It's worse than that Gordon.

AnonymousUser | | Permalink

include the 12.8% Er's NI, and it's
(31+12.8)/112.8 = 38.8%
(41+12.8)/112.8 = 47.7%

And if you spend any of it on stuff other than food etc, you lose 17.5/117.5 of what's left.

So from £1.128 you'd get actual value of 50p. as a higher rate tax payer. Effective tax rate = 55.7%

(I can't count as a rule, so feel free to correct me)

Outrageous. Bring back the sleazy Tories to cut taxes. Fire anyone in the Public sector earning more than £50k. And seize all the assets of MPs for the duration they're in power, plus 5 years, and house them in monasteries / nunneries....and make them wear sackcloth.

10% starting rate

Donert | | Permalink

Whilst the starting rate will be abolished generally it appears that it will still apply to investment income and capital gains. Is that right?

So NI is just another name for income tax

gkynaston | | Permalink

Does the alignment of the income tax and NI thresholds mean that the government is finally admitting the obvious reality that employees NI is just another name for income tax, with overall rates of 31% and 41%.

National Insurance Tax

AnonymousUser | | Permalink

A couple of years ago Mr Brown said in his speech that, in order to fund the increased spending in the NHS, he would increase the "National Insurance tax". I'm not sure if that hit the published speech, I can't remember, but I do remember him saying that whilst I was watching him on the TV.

However, it is not a tax, never has been a tax and never will be a tax. If it was a tax or ever had been a tax, tax rates would have increased and, since tax rates have not increased, it can't be a tax. Is that clear?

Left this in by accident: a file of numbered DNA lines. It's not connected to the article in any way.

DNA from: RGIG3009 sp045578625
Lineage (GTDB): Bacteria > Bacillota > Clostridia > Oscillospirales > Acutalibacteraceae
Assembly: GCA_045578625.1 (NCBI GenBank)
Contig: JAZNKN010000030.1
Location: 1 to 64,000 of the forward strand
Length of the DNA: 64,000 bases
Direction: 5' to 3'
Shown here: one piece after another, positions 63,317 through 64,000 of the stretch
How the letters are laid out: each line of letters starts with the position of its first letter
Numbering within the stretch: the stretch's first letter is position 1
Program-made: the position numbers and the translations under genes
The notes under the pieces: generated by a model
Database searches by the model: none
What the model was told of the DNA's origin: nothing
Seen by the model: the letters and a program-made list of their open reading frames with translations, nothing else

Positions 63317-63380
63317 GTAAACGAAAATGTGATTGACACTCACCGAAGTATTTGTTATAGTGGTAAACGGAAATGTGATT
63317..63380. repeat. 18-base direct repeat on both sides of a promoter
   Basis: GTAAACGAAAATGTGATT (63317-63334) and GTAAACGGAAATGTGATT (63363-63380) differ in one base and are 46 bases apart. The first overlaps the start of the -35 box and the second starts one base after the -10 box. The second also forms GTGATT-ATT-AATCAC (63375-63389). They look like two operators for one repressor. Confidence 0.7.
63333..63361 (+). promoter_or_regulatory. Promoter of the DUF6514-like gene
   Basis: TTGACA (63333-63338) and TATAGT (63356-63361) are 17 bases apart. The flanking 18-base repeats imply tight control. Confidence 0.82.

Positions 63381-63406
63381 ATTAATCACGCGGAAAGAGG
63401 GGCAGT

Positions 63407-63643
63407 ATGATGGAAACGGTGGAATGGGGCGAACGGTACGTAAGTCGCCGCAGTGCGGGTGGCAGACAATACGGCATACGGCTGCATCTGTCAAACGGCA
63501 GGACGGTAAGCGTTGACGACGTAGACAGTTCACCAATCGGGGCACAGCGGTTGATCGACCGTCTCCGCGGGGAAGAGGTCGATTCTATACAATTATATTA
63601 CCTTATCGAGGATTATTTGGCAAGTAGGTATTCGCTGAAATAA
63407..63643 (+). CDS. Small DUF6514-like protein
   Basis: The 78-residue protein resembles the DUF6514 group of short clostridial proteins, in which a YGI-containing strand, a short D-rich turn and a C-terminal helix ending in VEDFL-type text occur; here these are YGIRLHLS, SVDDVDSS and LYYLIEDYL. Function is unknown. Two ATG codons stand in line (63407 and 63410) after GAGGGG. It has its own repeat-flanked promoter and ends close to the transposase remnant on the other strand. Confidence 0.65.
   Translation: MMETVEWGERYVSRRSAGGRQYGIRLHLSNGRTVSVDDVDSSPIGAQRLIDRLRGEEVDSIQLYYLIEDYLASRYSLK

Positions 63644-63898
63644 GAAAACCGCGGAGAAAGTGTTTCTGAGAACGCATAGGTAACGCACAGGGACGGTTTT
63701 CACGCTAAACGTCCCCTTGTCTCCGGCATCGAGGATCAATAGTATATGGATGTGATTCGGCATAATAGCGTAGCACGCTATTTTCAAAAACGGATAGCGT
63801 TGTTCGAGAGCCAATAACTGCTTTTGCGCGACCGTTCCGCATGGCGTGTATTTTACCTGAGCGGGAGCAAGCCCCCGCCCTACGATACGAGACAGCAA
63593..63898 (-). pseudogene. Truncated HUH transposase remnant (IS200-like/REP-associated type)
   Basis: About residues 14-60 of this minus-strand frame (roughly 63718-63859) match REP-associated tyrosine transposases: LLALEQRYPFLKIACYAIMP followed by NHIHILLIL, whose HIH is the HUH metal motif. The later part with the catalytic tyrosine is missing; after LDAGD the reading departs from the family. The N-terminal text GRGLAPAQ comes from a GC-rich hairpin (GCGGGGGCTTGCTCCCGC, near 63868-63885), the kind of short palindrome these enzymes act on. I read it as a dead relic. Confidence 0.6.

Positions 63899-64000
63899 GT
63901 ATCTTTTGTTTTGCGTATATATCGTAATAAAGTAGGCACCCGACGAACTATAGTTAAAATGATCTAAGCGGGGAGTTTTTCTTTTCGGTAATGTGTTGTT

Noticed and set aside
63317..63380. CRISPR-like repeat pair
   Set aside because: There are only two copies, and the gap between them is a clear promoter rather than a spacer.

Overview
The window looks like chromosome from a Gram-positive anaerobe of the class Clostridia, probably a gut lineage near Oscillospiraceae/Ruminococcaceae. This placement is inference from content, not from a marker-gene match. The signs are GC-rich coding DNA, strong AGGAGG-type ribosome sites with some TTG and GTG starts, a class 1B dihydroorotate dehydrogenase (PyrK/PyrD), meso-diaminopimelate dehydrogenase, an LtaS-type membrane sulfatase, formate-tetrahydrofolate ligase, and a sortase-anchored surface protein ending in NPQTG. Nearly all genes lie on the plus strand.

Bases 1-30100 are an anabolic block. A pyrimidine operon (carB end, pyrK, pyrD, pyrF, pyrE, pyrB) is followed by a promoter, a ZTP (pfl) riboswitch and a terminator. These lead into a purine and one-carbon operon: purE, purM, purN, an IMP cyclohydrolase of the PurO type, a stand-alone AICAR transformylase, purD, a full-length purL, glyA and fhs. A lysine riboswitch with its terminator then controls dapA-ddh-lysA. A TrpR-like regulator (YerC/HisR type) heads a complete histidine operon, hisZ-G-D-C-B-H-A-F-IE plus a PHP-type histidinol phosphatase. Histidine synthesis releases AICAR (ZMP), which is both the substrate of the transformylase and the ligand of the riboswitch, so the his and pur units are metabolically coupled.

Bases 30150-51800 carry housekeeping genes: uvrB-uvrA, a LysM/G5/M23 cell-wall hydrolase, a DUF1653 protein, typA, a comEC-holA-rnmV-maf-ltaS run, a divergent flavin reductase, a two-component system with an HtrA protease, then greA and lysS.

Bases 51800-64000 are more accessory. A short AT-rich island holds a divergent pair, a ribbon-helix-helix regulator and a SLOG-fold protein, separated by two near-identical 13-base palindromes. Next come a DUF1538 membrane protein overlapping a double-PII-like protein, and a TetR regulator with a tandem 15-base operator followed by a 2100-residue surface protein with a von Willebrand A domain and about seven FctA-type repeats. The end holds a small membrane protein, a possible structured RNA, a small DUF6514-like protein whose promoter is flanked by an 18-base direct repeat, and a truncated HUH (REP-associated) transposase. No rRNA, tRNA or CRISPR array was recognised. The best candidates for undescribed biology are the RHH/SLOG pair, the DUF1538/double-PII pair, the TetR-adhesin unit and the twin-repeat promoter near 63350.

Richardrussell's picture

Marginal Rates

Richardrussell | | Permalink

I've read so much stuff on the budget over the last couple of days, I forget where I saw it, but it was pointed out that the marginal tax rate for someone on tax credits was actually 72%:

- income tax 22%
- national insurance 11%
- tax credit clawback 39%

Is that right? If so, it highlights what a bad idea tax credits are as they disincentivise.

BTW, loved the Rory Bremner sketch on the budget that is advertised on this site, courtesy of the Telegraph, it is excellent and absolutely spot on.

abelljms's picture

budgie 2007

abelljms | | Permalink

i can't believe how seriously so many posh commentators are taking Gordon's latest..

how about an assessment or comments on what he said purely about 2007/08, as that is what we can be confident is going to happen?
seems to me that 2008 may never happen? and if it does let's chat about it in march 2008 when it is worth thinking about it.......

anyway I'll get in to trouble now.......